Dear Dr. Jody: Occasionally, our 8 year old lab, “Sadie”, seems stiff and sore after a good day’s exercise. We don’t want her on long term pain medication, but we would like to be able to relieve her discomfort as needed. Are there safe, low doses of Advil or Tylenol that we can give her from time to time?
Thank you for asking! I am always so relieved when owners take the time to ask this question before medicating their pets at home. It is surprising how frequently a pet owner will mention to me that they have given their pet a human pain reliever. Although most pet owners give relatively low doses (often using baby aspirin or Advil), this is still a potentially life-threatening practice.
It is important to understand that dogs and cats are not little people in fur suits. Dogs and cats are vastly different physiologically from people. When a human takes Tylenol (acetaminophen), a variety of complex chemical reactions occur in the liver to break the drug down into non-toxic components that are harmlessly excreted by the kidneys and into the urine. One of the enzymes that catalyze these chemical reactions is called glucuronyl transferase, or GT. Cats do not possess GT in their bodies. Because felines lack this critical enzyme, even a minuscule dose of Tylenol is rapidly fatal to an otherwise healthy cat. Tylenol can, in rare instances, be safely used in dogs; however, not only must the dose be carefully calculated by a veterinarian, but the dog’s bloodwork requires frequent evaluation to ensure that no long term damage is occurring.
Advil (ibuprofen) is another pain reliever that I see used non-judiciously by pet owners. Allow me to explain how this non-steroidal anti-inflammatory (NSAID) works.
NSAIDs such as ibuprofen work by inhibiting the production of prostaglandins. Prostaglandins chemicals that are involved in the development of inflammation and the perception of pain. By inhibiting the production of prostaglandins, NSAIDs are decreasing inflammation and the perception of pain. Sounds pretty good, doesn’t it?
Well, yes and no. Prostaglandins also have some other important functions. One of these important actions is that they promote the secretion of the protective mucus lining in the stomach. Without this lining, highly acidic and corrosive stomach juices can easily start to digest the lining of the stomach, leading to stomach ulcers. When prostaglandin production is inhibited by NSAIDs, the protective mucus barrier disappears. Dogs and cats are more sensitive to this process than humans, and are far more likely to suffer from ulcers as a result of NSAID use, even at very low doses.
Prostaglandins also promote a healthy blood supply to the kidneys. When prostaglandin production is inhibited, renal blood flow is compromised and kidney failure can easily develop within a few days of ibuprofen administration.
A third human pain reliever that clients frequently administer to their pets is aspirin (acetylsalicylic acid or ASA). One of the prostaglandins that ASA inhibits is the prostaglandin that makes platelets sticky. Platelets are the tiny little structures floating around in your bloodstream that allow you to clot your blood when you are injured. In order for platelets to form a clot, they must be able to adhere together once the clotting reaction has been initiated. The administration of ASA inhibits the production of the particular prostaglandin that makes platelets work properly. This is the reason that low doses of aspirin are used as a “blood thinner” or anti-coagulant in human patients who are at risk of forming blood clots that may lead to certain heart diseases or stroke. The good news for humans taking this medication is that our bodies metabolize and eliminate the drug fairly rapidly and it does not build up in our system. When a person takes a single dose of aspirin, all traces of the drug have been eliminated from the body within 30 hours, which makes daily dosing reasonable.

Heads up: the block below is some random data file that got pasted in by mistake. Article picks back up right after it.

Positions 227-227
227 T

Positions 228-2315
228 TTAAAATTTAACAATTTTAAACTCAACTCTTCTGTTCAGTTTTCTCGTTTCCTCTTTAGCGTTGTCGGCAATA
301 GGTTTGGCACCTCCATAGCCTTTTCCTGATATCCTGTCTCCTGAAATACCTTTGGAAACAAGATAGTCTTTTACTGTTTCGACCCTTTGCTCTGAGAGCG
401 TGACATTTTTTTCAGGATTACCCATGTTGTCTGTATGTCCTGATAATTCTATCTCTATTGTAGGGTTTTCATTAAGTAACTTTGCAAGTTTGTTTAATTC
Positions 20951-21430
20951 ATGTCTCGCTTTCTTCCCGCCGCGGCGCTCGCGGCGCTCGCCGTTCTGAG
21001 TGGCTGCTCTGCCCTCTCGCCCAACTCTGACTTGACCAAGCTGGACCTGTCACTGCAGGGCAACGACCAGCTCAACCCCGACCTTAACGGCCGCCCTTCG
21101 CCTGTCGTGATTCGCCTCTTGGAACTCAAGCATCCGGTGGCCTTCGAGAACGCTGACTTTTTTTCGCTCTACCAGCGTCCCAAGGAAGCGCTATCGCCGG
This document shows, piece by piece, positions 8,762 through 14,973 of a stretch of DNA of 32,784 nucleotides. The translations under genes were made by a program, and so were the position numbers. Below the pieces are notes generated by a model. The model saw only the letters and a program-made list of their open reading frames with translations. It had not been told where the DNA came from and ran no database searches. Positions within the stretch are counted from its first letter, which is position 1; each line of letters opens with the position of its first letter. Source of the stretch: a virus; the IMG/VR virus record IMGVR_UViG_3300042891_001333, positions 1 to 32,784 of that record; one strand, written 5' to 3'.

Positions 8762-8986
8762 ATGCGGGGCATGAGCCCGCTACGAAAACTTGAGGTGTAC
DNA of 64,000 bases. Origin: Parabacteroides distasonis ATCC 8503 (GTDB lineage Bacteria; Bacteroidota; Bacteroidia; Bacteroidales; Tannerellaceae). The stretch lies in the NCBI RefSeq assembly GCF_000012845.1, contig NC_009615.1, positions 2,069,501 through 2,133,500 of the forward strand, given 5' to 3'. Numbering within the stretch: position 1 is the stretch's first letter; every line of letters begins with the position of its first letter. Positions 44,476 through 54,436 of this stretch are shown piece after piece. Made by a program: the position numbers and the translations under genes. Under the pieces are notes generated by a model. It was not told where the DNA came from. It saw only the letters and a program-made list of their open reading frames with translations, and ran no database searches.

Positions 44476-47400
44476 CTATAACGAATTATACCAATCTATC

When a dog takes a single dose of aspirin, detectable levels of the drug persist for three days. This means that, if you give your dog one dose of aspirin daily, you are giving each subsequent dose when there are still significant quantities of aspirin in his body from the previous day’s dose. Over the long term, this can dangerously inhibit your dog’s ability to clot his blood. And what about cats? A single dose of aspirin remains in your cat’s body for three weeks! That is, if your cat survives the other potential side effects of gastric ulceration and kidney failure that might result from the use of human NSAIDs in a species for which they are not designed.
There have certainly been occasions when I have prescribed ASA for dogs. But these doses are very carefully calculated and are used for very short term treatments for very specific ailments.
The good news is that researchers have developed NSAIDs specifically for cats and dogs. These medications are far less likely to cause the inhibition of the helpful prostaglandins than human NSAIDs, and are therefore highly unlikely to lead to kidney disease, stomach ulcers, or clotting problems. Because of the unique physiology of cats, fewer options exist for owners of cats who require long term pain medication, but there are still a few choices available. Please consult your veterinarian if you would like safe pain relief options for your pet.
Remember – just as you would not take your pet’s pain medication, you should not offer your own pain medication to your pet!
-- Dr. Jody McMurray, D.V.M., B.Sc.
Heartland Veterinary Clinic
Bay 300 - 2700 Main Street South
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